Identify/Generate the principle
Time: 15 minutes +
You will need at least one and maybe three video tapes from movies
cued up to scenes based on debates. A good start is the classroom
debate scene in Clueless, where Cher (Alicia Silverstone) makes an
argument about providing aid to Haitians that is less silly than
it seems. Then move to more serious debates, preferably in films
students have seen or heard about. If you show more than one, make
the final scene one in which the speaker depends on modes of persuasion
that go beyond bare argument--a good example is the defense
lawyer's closing statement in Grisham's A Time to Kill. Each student
will also need several copies of the argument boxes.
1. Show each scene once, asking students to identify the main claim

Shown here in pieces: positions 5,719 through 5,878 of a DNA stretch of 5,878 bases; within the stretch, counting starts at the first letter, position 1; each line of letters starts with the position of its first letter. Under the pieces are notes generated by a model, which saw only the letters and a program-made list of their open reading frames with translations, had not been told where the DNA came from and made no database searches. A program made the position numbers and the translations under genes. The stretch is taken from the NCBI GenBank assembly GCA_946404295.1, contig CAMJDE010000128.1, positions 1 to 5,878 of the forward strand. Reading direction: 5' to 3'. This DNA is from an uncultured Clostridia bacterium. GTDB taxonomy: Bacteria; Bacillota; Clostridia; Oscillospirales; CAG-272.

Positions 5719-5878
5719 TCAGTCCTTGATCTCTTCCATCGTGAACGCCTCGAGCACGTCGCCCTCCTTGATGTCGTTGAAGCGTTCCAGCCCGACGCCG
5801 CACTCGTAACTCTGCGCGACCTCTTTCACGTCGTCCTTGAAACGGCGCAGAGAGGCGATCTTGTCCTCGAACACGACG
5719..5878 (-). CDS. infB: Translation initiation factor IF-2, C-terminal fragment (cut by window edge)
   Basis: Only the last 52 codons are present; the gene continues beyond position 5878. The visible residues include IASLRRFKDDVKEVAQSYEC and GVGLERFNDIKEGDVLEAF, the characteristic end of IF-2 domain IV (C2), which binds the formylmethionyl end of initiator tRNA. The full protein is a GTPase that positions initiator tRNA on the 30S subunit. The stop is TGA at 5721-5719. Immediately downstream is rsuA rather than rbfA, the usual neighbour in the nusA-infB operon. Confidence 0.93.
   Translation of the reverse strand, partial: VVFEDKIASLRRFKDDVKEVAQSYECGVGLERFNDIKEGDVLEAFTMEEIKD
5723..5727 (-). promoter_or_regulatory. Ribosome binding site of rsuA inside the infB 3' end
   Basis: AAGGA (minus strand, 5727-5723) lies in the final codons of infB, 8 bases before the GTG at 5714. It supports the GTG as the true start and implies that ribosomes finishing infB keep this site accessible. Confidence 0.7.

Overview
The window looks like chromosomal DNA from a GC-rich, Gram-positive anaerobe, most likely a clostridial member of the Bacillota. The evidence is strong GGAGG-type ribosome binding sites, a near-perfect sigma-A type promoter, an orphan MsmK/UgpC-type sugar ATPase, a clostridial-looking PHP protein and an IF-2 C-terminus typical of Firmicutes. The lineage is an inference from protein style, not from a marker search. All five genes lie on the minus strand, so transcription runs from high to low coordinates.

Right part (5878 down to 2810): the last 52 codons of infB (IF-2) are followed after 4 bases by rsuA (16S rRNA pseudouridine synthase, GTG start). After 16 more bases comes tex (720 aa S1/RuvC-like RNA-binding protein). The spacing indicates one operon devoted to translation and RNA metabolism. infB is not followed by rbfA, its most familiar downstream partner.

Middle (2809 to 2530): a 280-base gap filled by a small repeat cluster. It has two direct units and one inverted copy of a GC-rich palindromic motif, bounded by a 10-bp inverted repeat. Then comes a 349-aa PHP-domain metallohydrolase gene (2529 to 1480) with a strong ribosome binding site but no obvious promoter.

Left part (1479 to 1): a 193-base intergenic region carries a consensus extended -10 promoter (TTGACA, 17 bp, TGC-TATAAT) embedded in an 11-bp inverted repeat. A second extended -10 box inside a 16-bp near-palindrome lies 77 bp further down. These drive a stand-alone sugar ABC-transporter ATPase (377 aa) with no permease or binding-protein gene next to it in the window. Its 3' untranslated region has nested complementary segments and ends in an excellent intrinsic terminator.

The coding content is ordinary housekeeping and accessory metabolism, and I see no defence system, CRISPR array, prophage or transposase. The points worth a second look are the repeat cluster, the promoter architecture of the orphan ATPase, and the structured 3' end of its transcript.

and reasons, then show the scene again asking them to make notes
on each part of argument they can identify. For complex arguments,
you may have to replay the scene three or four times.
2. In the Clueless example, after students identify the parts of
argument ask them whether the argument makes sense as an answer to
posed by the teacher. If they don't think so, talk a bit about arguments
based on analogy, show the scene again, and then put them in groups
to map the connections between the Haitian question and her dinner
party (the connections are more extensive than students will at first
think). After the groups report back, ask again about the quality
of Cher's argument.
3. If you use an example of persuasion that goes beyond argument,
first have students identify the parts of the argument and then
put them in groups to make a catalogue of all of the persuasive
that are not specifically a part of argument. After the groups
report back, have the class analyze the practical utility and ethical
of the appeals beyond argument.